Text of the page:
British Columbia: The Government in Vancouver announced a plan to install 570 new charging stations throughout the province. The B.C. government plans to drop some $2.74 million for the infrastructure.
The Province of Ontario announced they will provide $60 million (Canadian) over the next three years to provide for EV infrastructure and other incentives. Quebec will pony up some $30 million to develop EV bus transport in the province.
Reykjavík, Iceland: The land of geothermal energy is now importing Chinese-built electric cars. This seems to be a common sense step in a small country loaded with cheap renewable geothermal energy. How cheap? Try as low as 2.5 cents (US) per kWh! That is just 20% of the average price in the USA.
Russia: There is a demand for the iMiev electric car in Russia. Some 2,000 EV charging stations are being installed in the cities of: Moscow, St. Petersburg, Krasnodar, Samara and Kaluga. Russia's biggest car manufacturer, Autovaz, plans to build its first 100 EILada electric cars in 2012.
China: Although Shanghai is on the Casebook list, there are other huge cities in China that could benefit from the EV. Many Chinese citizens deal daily with a lot of bad air. In addition, China is a big oil importer and would like to be more energy independent. To deal with these issues, the Chinese government has repeatedly announced various EV programs. The latest goals include putting 500,000 EVs on the road by 2015, and 5,000,000 plus by 2020. China today already claims over 100 million eBikes and scooters.
Japan: The land of the rising sun also faces oil import problems and plans many more EVs in the country. The Japanese government wants some 20% of all vehicle sales to be EVs by 2020, with 20 million charging stations installed to support them!
India: Indian Electric Cars are not mentioned in the casebook. The Reva and Tata companies are world leaders in electric car research and production. Despite the high profile, the Reva company only managed to sell 470 units in 2011. The Tata company has fared about the same, stopping production of the Tata Vista in the UK.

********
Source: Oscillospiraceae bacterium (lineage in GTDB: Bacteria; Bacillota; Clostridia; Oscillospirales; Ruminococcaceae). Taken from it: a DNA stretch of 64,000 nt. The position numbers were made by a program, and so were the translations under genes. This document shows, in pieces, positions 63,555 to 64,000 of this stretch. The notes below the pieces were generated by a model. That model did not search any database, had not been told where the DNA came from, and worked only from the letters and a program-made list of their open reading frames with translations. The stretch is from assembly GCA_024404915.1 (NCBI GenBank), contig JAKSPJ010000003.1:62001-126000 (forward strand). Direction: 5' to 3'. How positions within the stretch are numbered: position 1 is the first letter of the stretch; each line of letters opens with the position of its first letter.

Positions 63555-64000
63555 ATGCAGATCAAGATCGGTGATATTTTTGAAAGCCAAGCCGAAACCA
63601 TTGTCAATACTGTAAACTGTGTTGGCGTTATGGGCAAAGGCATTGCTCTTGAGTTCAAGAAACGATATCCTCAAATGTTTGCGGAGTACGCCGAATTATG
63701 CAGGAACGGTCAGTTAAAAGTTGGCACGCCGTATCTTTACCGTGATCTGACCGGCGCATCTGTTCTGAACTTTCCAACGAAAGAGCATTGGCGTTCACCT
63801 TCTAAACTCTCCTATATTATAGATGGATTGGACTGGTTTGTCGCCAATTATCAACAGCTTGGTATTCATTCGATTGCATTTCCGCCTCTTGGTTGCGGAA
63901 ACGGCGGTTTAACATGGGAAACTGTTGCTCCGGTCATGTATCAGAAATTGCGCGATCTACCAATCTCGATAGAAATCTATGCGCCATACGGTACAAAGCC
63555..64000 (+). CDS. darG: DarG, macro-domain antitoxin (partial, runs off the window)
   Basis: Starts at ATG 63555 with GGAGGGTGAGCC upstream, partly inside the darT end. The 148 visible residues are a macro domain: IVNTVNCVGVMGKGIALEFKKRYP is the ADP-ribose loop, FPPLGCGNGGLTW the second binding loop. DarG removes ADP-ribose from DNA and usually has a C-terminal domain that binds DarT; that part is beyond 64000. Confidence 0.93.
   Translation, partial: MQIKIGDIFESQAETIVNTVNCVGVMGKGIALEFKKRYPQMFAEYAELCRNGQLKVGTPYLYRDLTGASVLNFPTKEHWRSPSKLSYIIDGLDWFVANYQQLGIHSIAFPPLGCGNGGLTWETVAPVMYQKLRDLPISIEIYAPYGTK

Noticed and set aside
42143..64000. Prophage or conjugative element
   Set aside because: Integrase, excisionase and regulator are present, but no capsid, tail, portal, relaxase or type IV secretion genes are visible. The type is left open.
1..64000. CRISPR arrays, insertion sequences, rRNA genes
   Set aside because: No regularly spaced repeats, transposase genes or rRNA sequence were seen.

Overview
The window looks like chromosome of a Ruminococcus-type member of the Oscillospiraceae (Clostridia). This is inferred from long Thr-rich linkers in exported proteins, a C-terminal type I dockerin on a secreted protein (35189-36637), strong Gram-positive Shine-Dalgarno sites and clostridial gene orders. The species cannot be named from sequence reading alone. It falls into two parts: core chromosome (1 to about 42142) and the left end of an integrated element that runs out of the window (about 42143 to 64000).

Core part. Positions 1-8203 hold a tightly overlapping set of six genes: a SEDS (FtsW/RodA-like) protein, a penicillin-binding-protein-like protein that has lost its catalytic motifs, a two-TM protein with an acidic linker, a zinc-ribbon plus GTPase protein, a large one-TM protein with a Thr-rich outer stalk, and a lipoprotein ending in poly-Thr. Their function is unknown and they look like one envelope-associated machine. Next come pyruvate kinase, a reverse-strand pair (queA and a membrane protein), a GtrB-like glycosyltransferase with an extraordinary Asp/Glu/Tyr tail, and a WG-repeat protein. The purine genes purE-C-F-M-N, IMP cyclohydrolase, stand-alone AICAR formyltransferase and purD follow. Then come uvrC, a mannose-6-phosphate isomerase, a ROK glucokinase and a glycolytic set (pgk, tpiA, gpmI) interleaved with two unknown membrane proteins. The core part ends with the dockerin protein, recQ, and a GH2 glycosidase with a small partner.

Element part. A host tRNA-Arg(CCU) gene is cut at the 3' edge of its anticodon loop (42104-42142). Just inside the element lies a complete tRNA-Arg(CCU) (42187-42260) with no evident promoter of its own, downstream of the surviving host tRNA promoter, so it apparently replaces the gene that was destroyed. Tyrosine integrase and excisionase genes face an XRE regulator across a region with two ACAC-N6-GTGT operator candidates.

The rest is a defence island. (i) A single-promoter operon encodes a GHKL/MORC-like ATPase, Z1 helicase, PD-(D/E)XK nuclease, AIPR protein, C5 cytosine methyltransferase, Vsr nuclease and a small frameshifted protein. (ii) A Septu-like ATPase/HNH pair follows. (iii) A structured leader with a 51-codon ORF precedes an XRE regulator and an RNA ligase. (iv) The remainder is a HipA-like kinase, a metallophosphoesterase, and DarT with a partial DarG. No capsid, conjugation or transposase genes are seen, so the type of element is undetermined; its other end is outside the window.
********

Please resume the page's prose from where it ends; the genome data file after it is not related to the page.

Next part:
New Zealand: New Zealanders may enjoy a new standardization of electric vehicle sale and use. The guidelines called "Deploying Electric Vehicles in New Zealand" has been published by the Energy Efficiency and Conservation Authority.
Australia: In contrast to some of the EV supporters above, the land down under seems slow to adopt EVs. Some 49 that is correct, fourty nine, electric cars were sold to a population of 22.3 million. Thirty were iMiev, and the rest
mosstly Tesla Roadsters.
French consumers purchased some 5,663 battery electric cars in 2012. This is twice the number sold there in 2011. There are some unique French EVs to choose from, like the Renault Twizy.
Iceland has plenty of Geothermal energy to power its new Chinese electric vehicles
Australia - Electric cars are not exactly jumping off the showroom floors. Only 49 sold in all of 2011.
The Reva NXR - cool EV, slow sales
Where are the eBikes?
The obvious place is China. However, other places are moving along. In Holland, one of five bikes sold is electric.
This country has installed a nitionwide network of fast charges.
The network covers an area the size of West Virginia serving some 1.3 million people. The chargers are installed about 60 kilometers (37 miles) apart in population centers over 5,000.